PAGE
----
Chandimal appeals against ICC sanction for ball tampering charges

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• Last updated on Thu, 21 Jun, 2018, 01:16 PM

Dinesh Chandimal, along with Hathurusingha and Gurusinha, was charged with a level 3 offence. © Getty
Sri Lanka skipper Dinesh Chandimal, on Thursday (June 21), appealed against the charges laid against him on grounds of ball-tampering after the match referee Javagal Srinath arrived at the conclusion having studied the video evidence from the third day’s action of the second Test against the Windies, the ICC confirmed.


An interesting legal battle is now on the cards between the lawyers of Sri Lanka Cricket and International Cricket Council after the former has decided to contest the ICC sanctions. Following Srinath’s decision of handing the Sri Lankan skipper a one-match ban along with a fine of 100 per cent of his match fees, the ICC announced that CEO David Richardson had charged Chandimal, head coach Chandika Hathurusingha and team manager Asanka Gurusinha of a more serious Level 3 offence which relates to conduct that is contrary to the spirit of the game.
The Sri Lankans were charged for holding up play for two hours on the morning of day three after the umpires accused the Sri Lankan captain of ball tampering.

SLC officials were in discussion with the Sri Lankan side that is currently in Barbados and late Wednesday night made a decision to contest the charge. SLC sources had mentioned on Wednesday that the board will inform the decision to the ICC the following morning.

That means the ICC will have to appoint a Judicial Commissioner to hear the case and the trio of Chandimal, Hathurusingha and Gurusinha will not be suspended from the third and final day-night Test in Barbados.

A level three offence carries a penalty of a ban of two to four Test matches and if found guilty, the top brass of the Sri Lankan side will miss most part of the home series against South Africa next month.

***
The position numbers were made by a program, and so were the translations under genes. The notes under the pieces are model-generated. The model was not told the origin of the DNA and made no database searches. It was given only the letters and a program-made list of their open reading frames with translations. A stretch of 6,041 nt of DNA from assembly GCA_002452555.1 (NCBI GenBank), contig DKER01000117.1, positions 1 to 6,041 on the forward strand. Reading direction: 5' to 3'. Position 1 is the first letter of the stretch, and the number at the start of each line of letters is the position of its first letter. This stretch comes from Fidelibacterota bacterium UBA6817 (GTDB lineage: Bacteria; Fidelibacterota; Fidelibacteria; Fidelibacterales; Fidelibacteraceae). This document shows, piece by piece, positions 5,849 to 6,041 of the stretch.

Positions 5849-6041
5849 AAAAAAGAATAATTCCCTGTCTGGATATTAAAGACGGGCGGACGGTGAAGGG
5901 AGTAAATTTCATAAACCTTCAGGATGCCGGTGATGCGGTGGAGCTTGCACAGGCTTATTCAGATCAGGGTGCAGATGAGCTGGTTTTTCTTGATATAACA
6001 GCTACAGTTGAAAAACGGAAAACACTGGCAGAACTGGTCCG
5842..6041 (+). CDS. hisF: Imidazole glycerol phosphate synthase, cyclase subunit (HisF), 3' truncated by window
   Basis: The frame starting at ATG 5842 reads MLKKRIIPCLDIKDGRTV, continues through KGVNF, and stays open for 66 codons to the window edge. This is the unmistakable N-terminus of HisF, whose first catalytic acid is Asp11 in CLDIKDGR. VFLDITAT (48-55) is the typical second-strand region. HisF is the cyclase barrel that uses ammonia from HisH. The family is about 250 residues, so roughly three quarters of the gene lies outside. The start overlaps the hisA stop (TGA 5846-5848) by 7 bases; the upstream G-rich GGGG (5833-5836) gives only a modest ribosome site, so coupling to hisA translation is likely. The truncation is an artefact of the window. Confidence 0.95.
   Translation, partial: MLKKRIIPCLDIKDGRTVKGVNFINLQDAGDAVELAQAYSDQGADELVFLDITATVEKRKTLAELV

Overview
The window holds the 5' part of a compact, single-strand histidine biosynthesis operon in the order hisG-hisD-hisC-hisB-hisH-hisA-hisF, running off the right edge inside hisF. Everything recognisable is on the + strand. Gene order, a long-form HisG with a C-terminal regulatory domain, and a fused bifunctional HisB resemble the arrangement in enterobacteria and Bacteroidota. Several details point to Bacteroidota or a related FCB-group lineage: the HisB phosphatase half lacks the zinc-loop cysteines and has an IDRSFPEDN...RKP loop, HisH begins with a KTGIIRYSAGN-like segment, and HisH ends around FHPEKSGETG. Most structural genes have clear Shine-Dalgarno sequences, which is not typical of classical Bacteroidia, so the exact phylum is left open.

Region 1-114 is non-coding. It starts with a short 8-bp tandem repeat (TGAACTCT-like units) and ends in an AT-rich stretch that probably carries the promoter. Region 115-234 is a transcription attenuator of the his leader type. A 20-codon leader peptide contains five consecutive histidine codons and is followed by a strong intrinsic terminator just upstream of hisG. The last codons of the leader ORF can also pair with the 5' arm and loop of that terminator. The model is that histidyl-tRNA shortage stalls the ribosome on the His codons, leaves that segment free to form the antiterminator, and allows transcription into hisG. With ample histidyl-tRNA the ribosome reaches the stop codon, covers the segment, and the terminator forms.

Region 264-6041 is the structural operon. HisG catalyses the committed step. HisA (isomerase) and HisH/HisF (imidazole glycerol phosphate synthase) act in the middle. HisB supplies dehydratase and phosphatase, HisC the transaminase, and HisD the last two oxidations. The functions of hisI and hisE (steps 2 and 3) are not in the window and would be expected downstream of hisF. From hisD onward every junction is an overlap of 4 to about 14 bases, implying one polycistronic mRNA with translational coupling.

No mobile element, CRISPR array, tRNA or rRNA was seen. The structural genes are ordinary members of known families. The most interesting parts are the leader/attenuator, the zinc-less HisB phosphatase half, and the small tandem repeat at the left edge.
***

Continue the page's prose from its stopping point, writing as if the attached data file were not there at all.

Sri Lanka are believed to be contesting the charge on the grounds of inconsistency of application of the rule and not following proper procedure. The charge against Chandimal was laid on the morning of day three and Sri Lankan believe that he should have been charged on day two. However, officials have 18 hours to charge a player. But Sri Lankan argue that the umpires didn’t have any issues with the ball when they took it to their custody at stumps on day two.

Sri Lanka claim that they were informed about the charge ten minutes before play on day three although both teams had arrived at the venue more than two hours prior to the start of day’s play.
Match Referee Srinath also has been accused of inconsistency. The tourists claim that when they were reluctant to take the field, Srinath had assured there would be no imposition of the five penalty runs sanction or a change of change the ball. However, when they took the field, the umpires did completely the opposite holding up play again.
Sri Lanka are believed to have accused umpire Ian Gould of getting carried away after the ball tampering fiasco in South Africa early this year that saw three Australian players getting suspended.
Sri Lankan also question whether the five run penalty rule was applied on all occasions in recent times when teams were accused of ball-tampering.

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